Based on my experience, the average building supply business in North America earns in the neighborhood of 2.5% before income taxes. If the owners of a business with this income stream wish to sell, the odds are they’d receive no more than the value of their assets, if that.
On the other hand, a strong building supply business with a relatively high sales volume that earns 8% to 10% (top dollar) before taxes would likely sell for six to eight times earnings.
So, what is the secret to top dollar earnings? Number one is having a highly competent general manager at the helm who is committed to achieving optimal earnings by fielding a team of managers and salespeople who have a burning desire to optimize sales and profits and the discipline to run their segments of the business by the numbers.
Are there segments of your business where you’re running blind?
Statistically, running blind is management’s most common mistake. Running blind is largely a failure to keep score. Do you have too many people? If so, how many?
If your expenses are too high, it doesn’t mean that all of your expenses are too high. The trick is to analyze your performance measurements to determine which expenses are too high and which may even be too low.
In my job as a business consultant, I frequently find the problem with profitability is money falling through the cracks, but the management doesn’t have the benchmarks in place to identify them.
Because personnel-related expenses are the lion’s share of total expenses, this is where I generally begin. To earn top dollar, the rule of thumb I use is controlling personnel-related expenses to 60% of total operating expenses. Personnel-related expenses include:
- Compensation (salaries, bonuses, commissions, )
- Worker’s compensation insurance
- Group medical
- Payroll taxes
- Profit sharing
Other useful benchmarks: Delivered sales per truck (consider the capacity of each truck)
- Returned merchandise as a percentage of sales
- Shrinkage as a percentage of sales
- Bad debt expense as a percentage of sales
- Percentage of past-due customers in each aging field
- Sales expense as a percentage of sales and gross profit
- Overtime compared to plan
Outside sales compensation
Outside sales compensation as a percentage of sales will usually vary to the geographical location of the business, but my rule of thumb is 3% of sales or 13% of gross profit dollars. Some successful managers combine the two and don’t allow outside sales expense to exceed 16% of these two combined.
Where these metrics really begin to open management’s eyes is when they begin to see areas of significant improvement. I use the personal best concept of measurement that is so often referred to during the Olympic Games. After each performance in the Olympics, you are likely to hear the commentator say that the athlete achieved the best performance he or she has ever achieved, meaning that he or she achieved a personal best statistically.
This is why I believe athletes around the world are lifting more, jumping higher, and running faster than they ever have in the past—because they keep score. They are not running blind.
The LBM businesses earning top dollar are almost always optimizing gross margin. Optimizing gross margin doesn’t mean shooting for a 25% GPM on studs and OSB, two of the most shopped commodities in our industry. But it does mean substantially increasing your current gross margin on many of your slow-moving SKUs, getting out of the markup rut on special order products and teaching your pro sales force how to deal with price objections. If you were to visit the most highly-rated business school in your region of the country and ask the leading professor in that school what determines the price a business should ask for the material it sells, what do you believe the answer would be?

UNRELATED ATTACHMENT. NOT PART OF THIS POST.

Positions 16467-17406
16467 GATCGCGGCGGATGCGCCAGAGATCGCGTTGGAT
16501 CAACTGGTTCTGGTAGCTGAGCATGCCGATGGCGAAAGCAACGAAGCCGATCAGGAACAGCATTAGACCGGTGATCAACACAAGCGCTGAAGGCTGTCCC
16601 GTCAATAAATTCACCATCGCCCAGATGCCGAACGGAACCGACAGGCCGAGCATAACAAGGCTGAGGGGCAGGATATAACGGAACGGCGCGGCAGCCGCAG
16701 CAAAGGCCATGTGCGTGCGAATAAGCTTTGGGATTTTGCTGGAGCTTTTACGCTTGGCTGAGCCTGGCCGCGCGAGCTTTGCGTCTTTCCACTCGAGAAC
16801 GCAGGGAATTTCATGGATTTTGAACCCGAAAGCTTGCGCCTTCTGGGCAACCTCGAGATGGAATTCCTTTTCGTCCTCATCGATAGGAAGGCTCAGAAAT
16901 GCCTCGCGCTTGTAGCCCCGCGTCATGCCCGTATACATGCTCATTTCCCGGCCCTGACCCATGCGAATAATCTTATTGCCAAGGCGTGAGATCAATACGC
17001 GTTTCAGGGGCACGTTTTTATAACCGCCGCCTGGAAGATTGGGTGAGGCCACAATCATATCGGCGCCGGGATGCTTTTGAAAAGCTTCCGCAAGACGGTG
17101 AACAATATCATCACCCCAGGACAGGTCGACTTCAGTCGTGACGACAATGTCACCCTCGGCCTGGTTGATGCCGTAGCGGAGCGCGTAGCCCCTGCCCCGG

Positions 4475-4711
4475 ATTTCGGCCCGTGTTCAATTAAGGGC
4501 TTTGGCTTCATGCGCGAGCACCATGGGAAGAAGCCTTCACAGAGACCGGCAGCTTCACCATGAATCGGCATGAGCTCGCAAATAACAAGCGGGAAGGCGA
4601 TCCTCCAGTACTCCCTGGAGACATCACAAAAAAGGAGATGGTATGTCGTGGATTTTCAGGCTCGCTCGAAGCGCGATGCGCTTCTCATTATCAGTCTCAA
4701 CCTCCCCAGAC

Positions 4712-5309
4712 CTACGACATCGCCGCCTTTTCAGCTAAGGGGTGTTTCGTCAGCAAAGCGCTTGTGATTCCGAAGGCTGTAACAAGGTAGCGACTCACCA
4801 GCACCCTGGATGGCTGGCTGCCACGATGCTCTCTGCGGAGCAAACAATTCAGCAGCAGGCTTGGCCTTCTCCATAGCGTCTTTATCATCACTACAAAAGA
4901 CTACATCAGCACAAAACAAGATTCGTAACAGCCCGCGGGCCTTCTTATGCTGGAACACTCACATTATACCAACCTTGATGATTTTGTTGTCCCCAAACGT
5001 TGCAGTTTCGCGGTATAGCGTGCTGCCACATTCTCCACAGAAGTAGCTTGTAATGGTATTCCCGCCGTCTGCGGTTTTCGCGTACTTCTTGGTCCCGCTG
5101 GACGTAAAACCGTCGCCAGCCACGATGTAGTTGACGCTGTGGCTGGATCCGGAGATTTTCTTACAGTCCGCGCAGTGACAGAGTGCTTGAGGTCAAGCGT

I’ll tell you that most salespeople will answer cost, and more than a few store managers will as well. Maybe this is why the sell price of so many products in our industry is determined by marking up the product’s cost.
If you answered cost, then you’re almost certainly leaving several points of gross margin on the table. The correct answer is: what the market will bear; that is, what someone will pay you for the product.
Once you have zeroed in on the gross margin your market will tolerate, begin to slowly and conservatively test the market. If your gross margin on a given SKU is running 27.3% for a few weeks, try 27.6% and see what happens. If you don’t get any push back, try 27.8%, etc. Test, test, test the market.
Beware of the markup rut
Over the 33 years I have served our industry as a consultant, I have observed the majority of LBM businesses relegate pricing on oftentimes thousands of SKUs to inside or outside salespeople, most of whom are in a markup rut with their customers. Beware of the follow- ing signs that management is allowing the markup rut to govern the price your company charges its customers:
- Using round number markups on cost to arrive at retail prices, i.e., markups that end in a zero or a five. 33-1/3% is popular as well.
- Adding in shipping and handling charges at cost.
- Observing that virtually all salespeople have their own personal formula for arriving at a sell price on special order sales when special order sales average between 25% and 40% of the typical dealer’s total sales volume.
- Observing that many salespeople are insecure about the competitiveness of their price list.
- The LBM company offers salespeople little to no guidance for pricing special orders.
Based on what I see in the field, salespeople are often more price conscious than their customers are. Here’s what I ask salespeople: “In thinking about your annual sales, do you believe your customers are paying you a premium on the sales volume they are buying from you?”
The answer is no! Your customers are buying from you because after considering all options, they believe they are getting a darn good deal.
Coach salespeople how to deal with price objection